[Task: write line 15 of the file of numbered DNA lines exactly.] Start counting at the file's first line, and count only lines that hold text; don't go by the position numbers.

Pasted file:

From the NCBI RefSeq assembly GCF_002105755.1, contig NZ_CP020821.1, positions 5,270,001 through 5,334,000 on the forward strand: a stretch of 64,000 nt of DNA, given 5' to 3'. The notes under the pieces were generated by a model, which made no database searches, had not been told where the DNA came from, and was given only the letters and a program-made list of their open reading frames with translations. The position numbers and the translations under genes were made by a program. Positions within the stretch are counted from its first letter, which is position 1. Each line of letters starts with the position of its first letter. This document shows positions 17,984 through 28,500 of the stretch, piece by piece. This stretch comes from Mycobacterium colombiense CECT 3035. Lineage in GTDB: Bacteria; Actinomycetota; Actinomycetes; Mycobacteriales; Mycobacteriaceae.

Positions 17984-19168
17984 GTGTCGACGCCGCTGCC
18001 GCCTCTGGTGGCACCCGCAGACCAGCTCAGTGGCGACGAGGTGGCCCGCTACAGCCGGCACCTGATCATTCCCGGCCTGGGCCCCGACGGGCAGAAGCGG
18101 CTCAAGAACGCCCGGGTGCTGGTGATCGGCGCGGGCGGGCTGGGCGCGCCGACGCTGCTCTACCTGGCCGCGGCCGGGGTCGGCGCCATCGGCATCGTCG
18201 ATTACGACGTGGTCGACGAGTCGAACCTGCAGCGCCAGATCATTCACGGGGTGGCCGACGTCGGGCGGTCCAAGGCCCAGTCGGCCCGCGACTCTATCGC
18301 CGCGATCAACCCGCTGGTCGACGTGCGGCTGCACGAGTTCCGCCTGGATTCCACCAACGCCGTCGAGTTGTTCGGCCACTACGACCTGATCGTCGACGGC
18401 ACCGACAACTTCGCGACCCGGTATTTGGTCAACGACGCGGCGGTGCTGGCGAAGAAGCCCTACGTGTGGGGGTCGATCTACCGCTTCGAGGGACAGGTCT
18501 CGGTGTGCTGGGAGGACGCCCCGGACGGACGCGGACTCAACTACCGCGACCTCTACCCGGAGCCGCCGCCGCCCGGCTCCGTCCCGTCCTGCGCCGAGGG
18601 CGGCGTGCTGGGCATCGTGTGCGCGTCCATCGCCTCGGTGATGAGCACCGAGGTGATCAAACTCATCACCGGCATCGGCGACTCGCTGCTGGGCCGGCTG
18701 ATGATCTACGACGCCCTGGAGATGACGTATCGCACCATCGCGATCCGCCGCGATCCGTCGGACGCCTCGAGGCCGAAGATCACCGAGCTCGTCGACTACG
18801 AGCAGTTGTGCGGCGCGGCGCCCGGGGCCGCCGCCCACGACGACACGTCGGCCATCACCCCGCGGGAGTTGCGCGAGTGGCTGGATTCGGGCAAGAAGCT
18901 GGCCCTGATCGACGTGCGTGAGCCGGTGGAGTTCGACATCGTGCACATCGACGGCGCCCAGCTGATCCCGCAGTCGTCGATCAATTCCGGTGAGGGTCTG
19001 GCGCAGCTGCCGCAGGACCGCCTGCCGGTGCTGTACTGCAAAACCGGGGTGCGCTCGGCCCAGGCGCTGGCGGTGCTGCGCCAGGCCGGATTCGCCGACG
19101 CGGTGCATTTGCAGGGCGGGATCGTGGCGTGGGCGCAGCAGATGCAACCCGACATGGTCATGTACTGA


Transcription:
19101 CGGTGCATTTGCAGGGCGGGATCGTGGCGTGGGCGCAGCAGATGCAACCCGACATGGTCATGTACTGA